January 18 - March 10, 2018
Meirenyu is a transliteration of the Mandarin word for mermaid [ 美人魚 ]. Found in the myths of many cultures, mermaids are aquatic hybrids: half-human, half-fish. Neither fully belonging to land nor sea, they are transitional figures with transformative abilities. Closely entwined in human affairs, they are beautiful and seductive, dangerous yet vulnerable.
Drawing on symbols and themes from Beckly’s favourite underwater tales, Meirenyu casts an intimate gaze on the mermaid mythos to re-imagine our contemporary relationships with the ocean and the unknown. Working with images of light, water, and skin, Beckly cultivates a visual language of colours and textures by revealing poetic links between image and object, surface and space. Beckly’s photographs delicately hang, suspended in the gallery space, taking on three-dimensional forms that twist the orientations of up and down, left and right, front and back. Straddling photography and sculpture, his images connect the hybridity and fluidity of mermaids to broader issues of gender and sexuality. Printed on iridescent, opalescent, and translucent materials, they reflect an ethos of light, glamour and transformation. In broader strokes, Meirenyu points to the power of myths in our understanding of the ocean and the unknown, while underscoring the need for new myths to reflect the global and environmental issues of today.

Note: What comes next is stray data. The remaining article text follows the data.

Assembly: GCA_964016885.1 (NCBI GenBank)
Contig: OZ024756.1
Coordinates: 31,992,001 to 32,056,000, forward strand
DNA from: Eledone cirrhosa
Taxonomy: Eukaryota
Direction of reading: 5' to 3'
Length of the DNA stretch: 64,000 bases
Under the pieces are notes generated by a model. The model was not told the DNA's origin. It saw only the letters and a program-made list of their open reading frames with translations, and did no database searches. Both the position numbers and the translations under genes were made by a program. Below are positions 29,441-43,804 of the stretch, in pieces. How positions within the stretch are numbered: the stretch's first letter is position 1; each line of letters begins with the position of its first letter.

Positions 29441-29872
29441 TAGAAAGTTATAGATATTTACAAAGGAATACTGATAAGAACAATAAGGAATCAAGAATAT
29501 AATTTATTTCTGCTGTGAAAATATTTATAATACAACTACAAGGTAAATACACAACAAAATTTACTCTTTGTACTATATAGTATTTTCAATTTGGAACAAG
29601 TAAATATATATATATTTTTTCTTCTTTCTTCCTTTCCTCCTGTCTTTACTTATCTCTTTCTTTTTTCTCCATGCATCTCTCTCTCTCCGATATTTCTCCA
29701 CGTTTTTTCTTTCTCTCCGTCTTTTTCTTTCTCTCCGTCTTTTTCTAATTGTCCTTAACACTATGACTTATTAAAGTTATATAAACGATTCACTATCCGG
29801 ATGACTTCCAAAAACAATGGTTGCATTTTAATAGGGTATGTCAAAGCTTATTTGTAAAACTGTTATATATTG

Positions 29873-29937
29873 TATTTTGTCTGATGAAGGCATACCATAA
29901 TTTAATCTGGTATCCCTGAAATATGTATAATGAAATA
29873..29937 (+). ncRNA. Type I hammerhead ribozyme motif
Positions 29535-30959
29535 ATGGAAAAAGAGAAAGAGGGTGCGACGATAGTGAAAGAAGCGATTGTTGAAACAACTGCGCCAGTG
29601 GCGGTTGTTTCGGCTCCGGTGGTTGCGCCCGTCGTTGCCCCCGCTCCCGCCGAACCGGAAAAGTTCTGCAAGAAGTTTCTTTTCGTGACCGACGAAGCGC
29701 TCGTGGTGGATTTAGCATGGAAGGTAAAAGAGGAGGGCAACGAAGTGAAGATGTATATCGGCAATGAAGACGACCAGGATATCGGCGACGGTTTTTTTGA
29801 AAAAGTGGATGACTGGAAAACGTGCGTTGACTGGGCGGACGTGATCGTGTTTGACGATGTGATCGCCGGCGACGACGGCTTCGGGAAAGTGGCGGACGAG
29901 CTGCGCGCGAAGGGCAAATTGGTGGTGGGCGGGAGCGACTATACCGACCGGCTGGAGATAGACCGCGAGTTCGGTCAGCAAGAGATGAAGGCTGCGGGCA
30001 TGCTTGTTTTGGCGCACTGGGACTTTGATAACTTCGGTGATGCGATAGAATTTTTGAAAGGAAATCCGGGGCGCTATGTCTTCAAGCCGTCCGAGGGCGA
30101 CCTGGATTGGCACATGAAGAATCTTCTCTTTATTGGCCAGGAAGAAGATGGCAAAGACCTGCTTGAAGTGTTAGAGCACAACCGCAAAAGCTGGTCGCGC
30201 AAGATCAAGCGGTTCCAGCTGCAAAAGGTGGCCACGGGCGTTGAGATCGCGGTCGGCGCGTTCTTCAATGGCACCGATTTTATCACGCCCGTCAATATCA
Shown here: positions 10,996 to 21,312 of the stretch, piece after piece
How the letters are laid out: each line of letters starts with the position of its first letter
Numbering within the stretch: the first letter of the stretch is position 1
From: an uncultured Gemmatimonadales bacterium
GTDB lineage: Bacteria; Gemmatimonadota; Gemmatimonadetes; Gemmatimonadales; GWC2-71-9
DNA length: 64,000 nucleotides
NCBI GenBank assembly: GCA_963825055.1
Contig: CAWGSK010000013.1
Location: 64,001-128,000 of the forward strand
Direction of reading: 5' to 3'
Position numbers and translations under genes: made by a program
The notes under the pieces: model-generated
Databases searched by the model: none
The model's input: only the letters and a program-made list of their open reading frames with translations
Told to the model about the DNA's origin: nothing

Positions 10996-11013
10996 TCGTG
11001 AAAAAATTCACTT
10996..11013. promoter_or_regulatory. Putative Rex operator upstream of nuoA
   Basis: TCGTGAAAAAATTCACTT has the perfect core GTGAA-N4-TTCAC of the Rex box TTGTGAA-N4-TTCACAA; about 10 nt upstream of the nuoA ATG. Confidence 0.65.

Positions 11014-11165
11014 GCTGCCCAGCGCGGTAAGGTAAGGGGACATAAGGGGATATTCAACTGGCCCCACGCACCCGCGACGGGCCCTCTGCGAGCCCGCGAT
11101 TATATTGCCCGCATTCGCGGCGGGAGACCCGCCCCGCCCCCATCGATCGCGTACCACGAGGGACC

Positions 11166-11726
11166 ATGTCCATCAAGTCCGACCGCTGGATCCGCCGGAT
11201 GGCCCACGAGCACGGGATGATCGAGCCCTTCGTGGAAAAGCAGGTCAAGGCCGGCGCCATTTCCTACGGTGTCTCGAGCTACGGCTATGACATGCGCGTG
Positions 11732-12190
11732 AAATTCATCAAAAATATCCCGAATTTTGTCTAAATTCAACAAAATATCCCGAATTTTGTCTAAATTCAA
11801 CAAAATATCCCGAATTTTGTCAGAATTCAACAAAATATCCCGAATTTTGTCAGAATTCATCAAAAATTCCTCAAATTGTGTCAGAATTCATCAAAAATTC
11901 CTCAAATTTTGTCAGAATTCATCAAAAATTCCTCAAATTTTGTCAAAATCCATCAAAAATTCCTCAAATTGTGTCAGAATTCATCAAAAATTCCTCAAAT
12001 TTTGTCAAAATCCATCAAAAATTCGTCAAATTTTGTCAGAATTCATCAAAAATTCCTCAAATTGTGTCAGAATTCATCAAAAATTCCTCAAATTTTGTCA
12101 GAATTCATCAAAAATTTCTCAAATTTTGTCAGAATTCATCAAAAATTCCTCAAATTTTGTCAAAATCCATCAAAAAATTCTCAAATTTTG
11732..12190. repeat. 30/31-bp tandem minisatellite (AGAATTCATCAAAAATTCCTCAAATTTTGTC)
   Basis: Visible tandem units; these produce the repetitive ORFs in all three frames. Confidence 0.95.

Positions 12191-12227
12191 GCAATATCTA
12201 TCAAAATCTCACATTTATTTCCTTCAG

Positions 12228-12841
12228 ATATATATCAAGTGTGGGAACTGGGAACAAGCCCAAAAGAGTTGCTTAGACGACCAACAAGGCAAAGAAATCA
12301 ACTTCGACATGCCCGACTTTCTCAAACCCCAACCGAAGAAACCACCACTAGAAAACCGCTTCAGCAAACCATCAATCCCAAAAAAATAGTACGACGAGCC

Steven Beckly (b. 1981, Ho Chi Minh City, Vietnam) completed his MFA at the University of Guelph in 2016. Recent solo exhibitions include A tender touch can bend the straightest of things at Eastern Edge Gallery (St. John’s) and Of you, unfolding, his MFA thesis exhibition presented at Daniel Faria Gallery (Toronto). Beckly’s work was also included in the 2017 VICE Photo Show at the Musée d’art contemporain de Montreal. Most recently Beckly was Artist-in-Residence at the Doris McCarthy Artist Residency in the Scarborough Bluffs (Toronto) and the Philadelphia Photo Arts Center (Philadelphia) as well as producing public installations for CONTACT Photography Festival (2017) and the City of Toronto’s Jack Layton Ferry Terminal (2017). Beckly lives and works in Toronto.
Steven Beckly would like to acknowledge that this exhibition is generously supported by the Ontario Arts Council.